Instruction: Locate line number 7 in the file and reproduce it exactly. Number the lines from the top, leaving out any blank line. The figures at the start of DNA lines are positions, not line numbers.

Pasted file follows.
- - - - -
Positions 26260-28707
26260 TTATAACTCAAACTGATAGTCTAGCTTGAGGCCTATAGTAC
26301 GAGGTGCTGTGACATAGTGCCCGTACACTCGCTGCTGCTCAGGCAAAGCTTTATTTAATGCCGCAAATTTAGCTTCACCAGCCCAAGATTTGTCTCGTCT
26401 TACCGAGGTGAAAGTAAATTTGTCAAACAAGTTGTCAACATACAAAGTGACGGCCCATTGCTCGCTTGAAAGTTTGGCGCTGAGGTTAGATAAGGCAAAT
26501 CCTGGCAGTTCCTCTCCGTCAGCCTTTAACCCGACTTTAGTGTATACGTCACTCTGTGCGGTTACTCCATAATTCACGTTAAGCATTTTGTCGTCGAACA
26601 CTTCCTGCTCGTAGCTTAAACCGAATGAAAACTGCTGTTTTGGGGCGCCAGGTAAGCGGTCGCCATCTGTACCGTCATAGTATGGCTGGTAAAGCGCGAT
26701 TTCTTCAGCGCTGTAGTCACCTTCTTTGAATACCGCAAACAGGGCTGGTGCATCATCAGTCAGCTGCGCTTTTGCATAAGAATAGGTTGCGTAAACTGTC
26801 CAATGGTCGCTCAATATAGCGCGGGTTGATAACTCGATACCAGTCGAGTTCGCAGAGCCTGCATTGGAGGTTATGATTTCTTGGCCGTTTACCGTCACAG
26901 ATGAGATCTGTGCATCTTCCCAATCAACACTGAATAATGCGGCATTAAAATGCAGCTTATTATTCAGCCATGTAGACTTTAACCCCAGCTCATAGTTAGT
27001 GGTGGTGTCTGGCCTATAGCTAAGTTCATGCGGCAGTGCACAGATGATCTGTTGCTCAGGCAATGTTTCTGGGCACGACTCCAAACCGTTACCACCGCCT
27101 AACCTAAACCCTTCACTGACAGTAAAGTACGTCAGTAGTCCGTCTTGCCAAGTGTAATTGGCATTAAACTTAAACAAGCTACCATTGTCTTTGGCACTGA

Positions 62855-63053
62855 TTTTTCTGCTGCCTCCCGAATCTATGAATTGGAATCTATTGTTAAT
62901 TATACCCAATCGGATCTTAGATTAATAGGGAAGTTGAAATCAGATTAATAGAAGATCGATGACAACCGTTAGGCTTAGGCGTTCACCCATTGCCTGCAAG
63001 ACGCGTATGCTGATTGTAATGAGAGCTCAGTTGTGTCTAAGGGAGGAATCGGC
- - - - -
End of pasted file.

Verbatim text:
26701 TTCTTCAGCGCTGTAGTCACCTTCTTTGAATACCGCAAACAGGGCTGGTGCATCATCAGTCAGCTGCGCTTTTGCATAAGAATAGGTTGCGTAAACTGTC